Curbing current CO2 emissions of 36 Gt/yr to 20 Gt by 2040 is technically and economically feasible. It offers some key competitive and economic benefits, and could create up to 1mln jobs in France alone. Innovative financing and new business models are needed to accelerate the change and achieve faster progress.
- New energy financing instruments based on different risk mitigation and blended finance approaches need to emerge to scale up private financing mobilization. Energy Performance Contracting (EPC) for instance, are an effective (alternative) financing option for large energy savings projects, that require no up-front capital costs; the burden of performance and results being placed on highly specialized Energy Services Companies. “Pay as you go” solar energy business models and digital financing present another useful mechanism that can allow low income families to access and pay for better energy services without high upfront costs, (thereby serving the 1.2 billion people still living without electricity.)
- Regulation and policies need to be aligned to accelerate the transition, prevent any halting in emergence of higher flexibility. In Europe, “Clean Energy for All Europeans” is driving a new Market Design for prosumer development and greater role to distribution system operators (DSOs), enabling them to participate in network codes, and a framework for DSOs on the use of flexibility. In China, regulators recently announced plans to pilot ‘electricity prosumer’ model in Feb 2018.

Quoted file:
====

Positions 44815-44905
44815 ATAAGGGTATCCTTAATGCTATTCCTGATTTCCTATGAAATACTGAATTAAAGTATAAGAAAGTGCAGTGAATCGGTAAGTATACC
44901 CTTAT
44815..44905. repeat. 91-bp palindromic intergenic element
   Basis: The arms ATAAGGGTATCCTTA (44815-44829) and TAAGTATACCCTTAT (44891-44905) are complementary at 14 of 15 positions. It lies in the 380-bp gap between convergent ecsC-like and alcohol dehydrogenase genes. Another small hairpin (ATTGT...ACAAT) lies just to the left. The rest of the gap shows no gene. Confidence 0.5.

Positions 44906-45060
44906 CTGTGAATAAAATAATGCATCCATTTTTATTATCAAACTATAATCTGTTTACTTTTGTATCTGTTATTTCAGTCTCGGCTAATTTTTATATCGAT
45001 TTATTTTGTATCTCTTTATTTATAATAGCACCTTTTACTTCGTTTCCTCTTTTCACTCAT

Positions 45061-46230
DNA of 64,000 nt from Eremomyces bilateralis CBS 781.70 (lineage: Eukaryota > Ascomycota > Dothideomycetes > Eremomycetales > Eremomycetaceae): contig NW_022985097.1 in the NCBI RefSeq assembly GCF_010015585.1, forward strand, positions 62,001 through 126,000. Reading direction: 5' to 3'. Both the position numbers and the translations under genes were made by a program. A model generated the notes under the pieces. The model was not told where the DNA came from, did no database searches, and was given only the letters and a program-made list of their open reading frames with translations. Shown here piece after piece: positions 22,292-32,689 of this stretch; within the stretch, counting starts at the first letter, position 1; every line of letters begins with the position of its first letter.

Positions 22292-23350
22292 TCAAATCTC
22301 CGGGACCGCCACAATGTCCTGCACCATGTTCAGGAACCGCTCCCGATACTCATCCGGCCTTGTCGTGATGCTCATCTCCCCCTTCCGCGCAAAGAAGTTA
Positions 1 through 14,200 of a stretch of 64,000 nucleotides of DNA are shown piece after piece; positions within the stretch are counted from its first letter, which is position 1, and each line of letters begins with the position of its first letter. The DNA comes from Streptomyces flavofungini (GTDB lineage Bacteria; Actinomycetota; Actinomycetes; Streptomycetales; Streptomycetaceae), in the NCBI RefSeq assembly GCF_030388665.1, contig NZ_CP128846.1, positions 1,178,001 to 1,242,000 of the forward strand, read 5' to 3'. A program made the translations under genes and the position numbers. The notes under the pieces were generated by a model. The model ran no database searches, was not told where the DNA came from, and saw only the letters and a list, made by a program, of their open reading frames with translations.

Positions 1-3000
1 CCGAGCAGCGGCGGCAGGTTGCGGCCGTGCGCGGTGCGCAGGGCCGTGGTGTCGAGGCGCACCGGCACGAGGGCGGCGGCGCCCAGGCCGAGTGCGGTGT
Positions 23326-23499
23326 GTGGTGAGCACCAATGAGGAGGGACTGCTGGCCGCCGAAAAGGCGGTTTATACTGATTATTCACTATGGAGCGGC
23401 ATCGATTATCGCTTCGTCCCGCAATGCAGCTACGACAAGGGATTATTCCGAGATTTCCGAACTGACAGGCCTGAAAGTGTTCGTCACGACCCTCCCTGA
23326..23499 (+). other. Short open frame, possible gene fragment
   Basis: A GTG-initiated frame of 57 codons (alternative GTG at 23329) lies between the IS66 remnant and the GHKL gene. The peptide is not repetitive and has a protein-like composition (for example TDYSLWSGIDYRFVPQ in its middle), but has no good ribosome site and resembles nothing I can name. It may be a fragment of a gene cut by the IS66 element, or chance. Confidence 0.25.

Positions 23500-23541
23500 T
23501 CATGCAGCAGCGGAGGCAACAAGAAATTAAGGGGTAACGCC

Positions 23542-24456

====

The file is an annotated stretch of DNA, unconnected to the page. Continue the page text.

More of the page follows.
- Along those changes, effective carbon pricing is needed to spark investments in renewable energy and energy efficiency; where currently less than 10% of emissions are effectively priced (at >30 EURO or more) and 60% of emissions are not subject to any pricing mechanism at all (free to emit). The EU Carbon price has plummeted to ~5 EUR/ metric. In January 2018, French President Macron called for a significant EU carbon price floor at a minimum of 25-30 euros.
At the Paris #OnePlanetSummit, enterprises, financial institutions and governments, committed to shift billions and trillions towards a low-carbon future.
But more needs to be done to scale up and accelerate the transition. There has never been a better time to close the funding gap. Let’s turn these commitments into achievements.
The views and opinions expressed in this article are those of the author alone.